sunday mornings and friday nights

It's been a long week. I was in clinic on Thursday and Friday.  Then I worked in the hospital from Saturday morning until Sunday afternoon.  I took a short nap, then spoke at a church service on Sunday night.  I was in clinic on Monday, and again on Tuesday (yesterday.)  Today I'm heading back to the hospital to work another 30-hour shift.

I'm tired.  It's hot.  And the only caffeine around is either instant coffee or Folger's.   An iced quad venti skinny vanilla latte is at least a thousand miles away....a little too far to drive for a coffee break.

In the mornings I try to get up a little early to meditate and pray and sit with God for a while before the day gets crazy.  The other morning, I was telling God how tired I was.  I remembered telling him the same thing when I was going through chemo and I was completely wiped out.

When I was on chemo, I asked God, "How is it possible that your power raised Jesus from the dead, and yet most mornings I can't even get out of bed?"

The other morning, I reminded God of the same thing, only it was more of a request than a question.  "God, you can do this.  You can give me a sudden, crazy, overwhelming, blinding burst of energy to make this day easy and fun.  Remember the resurrection?  Kinda like that.  Only maybe just half the amount of power you used that Sunday morning because I'm not dead.  I'm just really tired."

As I was thinking about Jesus rising from the dead, the narrative began to play itself backward in my head, like a movie rewinding.  The resurrection, then the crucifixion, then the trial, then the night before the trial, when Jesus was on his knees in Gethsemane, praying, "Not my will but yours."


And I realized that the power that raised Jesus from the dead on Sunday morning was the same power at work in his life on Friday night.

On Sunday, the power gave him strength to live.  On Friday, the power gave him the strength to die.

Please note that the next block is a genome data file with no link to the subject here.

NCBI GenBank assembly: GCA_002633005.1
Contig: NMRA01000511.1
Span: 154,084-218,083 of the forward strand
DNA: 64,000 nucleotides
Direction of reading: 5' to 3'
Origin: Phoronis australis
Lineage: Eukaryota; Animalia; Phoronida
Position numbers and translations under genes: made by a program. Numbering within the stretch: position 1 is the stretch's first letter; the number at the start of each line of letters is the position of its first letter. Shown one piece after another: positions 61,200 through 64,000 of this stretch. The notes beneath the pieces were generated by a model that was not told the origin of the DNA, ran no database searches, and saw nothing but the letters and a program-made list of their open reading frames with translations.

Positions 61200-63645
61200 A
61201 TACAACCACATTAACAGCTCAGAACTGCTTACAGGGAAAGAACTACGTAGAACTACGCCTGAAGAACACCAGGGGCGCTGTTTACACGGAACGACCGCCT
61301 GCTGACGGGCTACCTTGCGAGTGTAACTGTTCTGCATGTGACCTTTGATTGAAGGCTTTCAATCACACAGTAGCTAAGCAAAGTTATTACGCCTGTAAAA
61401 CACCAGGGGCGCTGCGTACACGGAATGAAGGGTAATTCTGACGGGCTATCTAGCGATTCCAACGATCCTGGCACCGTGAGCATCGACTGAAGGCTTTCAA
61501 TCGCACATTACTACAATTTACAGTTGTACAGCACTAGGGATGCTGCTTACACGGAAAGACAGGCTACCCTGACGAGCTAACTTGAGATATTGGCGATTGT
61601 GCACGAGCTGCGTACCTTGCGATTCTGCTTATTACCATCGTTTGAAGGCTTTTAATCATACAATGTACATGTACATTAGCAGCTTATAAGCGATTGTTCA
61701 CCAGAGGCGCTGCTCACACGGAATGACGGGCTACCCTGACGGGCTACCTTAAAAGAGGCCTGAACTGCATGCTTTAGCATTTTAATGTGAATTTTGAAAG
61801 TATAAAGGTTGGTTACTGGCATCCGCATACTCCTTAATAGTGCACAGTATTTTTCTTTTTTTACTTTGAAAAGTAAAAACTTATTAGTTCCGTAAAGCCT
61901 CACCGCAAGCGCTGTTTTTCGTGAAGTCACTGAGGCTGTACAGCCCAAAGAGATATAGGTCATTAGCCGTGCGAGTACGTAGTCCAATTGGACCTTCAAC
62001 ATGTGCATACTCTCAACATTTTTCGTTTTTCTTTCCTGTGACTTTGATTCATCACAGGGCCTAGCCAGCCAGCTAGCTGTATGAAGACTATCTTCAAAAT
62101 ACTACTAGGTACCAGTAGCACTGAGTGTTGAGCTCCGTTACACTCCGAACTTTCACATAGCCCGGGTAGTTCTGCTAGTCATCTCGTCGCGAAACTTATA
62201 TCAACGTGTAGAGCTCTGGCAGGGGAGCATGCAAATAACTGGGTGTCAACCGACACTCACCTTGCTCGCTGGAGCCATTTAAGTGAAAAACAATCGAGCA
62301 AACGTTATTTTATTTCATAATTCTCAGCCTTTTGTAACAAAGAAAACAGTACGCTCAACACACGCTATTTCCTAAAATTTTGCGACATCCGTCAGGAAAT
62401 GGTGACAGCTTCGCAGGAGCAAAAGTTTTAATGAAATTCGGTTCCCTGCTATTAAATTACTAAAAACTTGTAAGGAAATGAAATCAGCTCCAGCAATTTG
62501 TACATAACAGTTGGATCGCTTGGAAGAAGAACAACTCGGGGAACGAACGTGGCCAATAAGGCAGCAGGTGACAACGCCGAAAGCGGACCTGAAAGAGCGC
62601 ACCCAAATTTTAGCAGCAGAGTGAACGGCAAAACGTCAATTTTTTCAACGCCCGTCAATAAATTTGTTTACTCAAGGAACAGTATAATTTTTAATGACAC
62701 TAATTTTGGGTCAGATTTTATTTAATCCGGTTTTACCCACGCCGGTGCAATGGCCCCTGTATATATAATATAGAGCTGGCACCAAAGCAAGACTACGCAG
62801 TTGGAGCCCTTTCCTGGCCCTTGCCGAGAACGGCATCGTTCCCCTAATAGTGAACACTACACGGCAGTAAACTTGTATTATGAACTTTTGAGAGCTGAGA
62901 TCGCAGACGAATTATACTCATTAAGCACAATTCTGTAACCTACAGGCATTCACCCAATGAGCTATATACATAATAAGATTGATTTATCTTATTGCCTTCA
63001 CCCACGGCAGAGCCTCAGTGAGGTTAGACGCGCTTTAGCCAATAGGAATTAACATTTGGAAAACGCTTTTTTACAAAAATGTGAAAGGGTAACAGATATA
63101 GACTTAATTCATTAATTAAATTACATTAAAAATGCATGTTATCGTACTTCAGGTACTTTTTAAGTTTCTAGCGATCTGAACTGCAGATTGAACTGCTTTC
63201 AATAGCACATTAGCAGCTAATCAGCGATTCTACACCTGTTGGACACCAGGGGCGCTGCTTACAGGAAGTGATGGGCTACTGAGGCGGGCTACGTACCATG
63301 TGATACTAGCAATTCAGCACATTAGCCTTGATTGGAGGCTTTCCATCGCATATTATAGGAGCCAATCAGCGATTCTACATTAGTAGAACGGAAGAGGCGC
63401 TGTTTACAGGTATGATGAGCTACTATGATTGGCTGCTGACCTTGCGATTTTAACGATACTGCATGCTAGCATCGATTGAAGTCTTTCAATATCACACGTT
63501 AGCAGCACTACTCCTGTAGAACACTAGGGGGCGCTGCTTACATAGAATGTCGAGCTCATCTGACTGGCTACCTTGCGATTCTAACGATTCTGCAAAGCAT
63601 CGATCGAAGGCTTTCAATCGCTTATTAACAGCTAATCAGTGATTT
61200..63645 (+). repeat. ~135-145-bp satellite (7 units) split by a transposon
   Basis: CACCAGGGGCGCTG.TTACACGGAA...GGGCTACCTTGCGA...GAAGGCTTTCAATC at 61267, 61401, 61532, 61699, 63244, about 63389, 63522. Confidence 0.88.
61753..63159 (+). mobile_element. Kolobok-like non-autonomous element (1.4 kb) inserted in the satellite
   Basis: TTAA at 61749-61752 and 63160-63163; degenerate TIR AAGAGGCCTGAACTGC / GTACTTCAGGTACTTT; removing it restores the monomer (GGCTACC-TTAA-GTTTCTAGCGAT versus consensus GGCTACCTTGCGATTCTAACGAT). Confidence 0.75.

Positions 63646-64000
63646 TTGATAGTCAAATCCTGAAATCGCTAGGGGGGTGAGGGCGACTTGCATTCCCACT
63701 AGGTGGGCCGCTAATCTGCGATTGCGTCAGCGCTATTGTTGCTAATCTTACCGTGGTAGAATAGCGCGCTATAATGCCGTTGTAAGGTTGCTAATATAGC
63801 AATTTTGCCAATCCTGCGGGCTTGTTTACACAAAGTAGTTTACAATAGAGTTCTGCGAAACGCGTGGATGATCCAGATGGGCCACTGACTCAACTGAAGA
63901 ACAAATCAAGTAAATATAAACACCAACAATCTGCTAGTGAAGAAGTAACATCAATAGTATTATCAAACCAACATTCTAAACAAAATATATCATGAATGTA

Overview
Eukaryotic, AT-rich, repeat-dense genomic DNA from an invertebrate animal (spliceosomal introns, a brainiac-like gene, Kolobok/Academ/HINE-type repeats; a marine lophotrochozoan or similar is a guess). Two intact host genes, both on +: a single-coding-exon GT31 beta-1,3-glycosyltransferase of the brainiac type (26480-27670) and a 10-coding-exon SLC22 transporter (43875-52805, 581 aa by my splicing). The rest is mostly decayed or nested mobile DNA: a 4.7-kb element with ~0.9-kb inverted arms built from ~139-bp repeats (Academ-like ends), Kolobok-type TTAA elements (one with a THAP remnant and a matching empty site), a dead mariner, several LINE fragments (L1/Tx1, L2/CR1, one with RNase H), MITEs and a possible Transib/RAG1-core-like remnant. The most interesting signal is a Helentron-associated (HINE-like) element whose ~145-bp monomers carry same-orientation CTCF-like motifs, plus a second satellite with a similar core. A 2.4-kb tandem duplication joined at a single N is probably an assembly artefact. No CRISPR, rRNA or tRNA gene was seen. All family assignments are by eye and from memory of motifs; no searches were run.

When I'm praying for God's power to be at work in my life, I want the Sunday morning power.  I want to be revived.  I want to have more energy, more possibilities, more happiness.  I want to be delightfully surprised.

But sometimes the power at work in my life is the power that gives me strength to lay down my life -- or, in Paul's words, to be poured out like a drink offering.

Sometimes God's presence in my life is like Ephesians 3, filling me to the measure of all the fullness of God.  And sometimes God's presence is like the woman with the alabaster jar in John 12, pouring out half a liter of anointing perfume that cost her a year's wages.

I want Togo to be a Sunday morning experience.  I want to fly back to the U.S. on the edge of my seat, just waiting to tell people about all the miraculous, amazing experiences that happened in Africa.

But I have to accept that maybe Togo will be a Friday night experience.  Maybe God will give me the grace and the strength to give my time, energy, resources and love away.  And maybe at the baggage claim in Chicago, my family will have to revive me with Starbucks and hugs, and then take me home and tuck me in for a long, long sleep.

But even in that, there is hope.  Because when God gives us the strength to die to ourselves on Friday night, he promises to revive us with a new, fuller, deeper kind of life.

Resurrection always waits for us on the other side of death (or, in some cases, a really, really, really long nap.)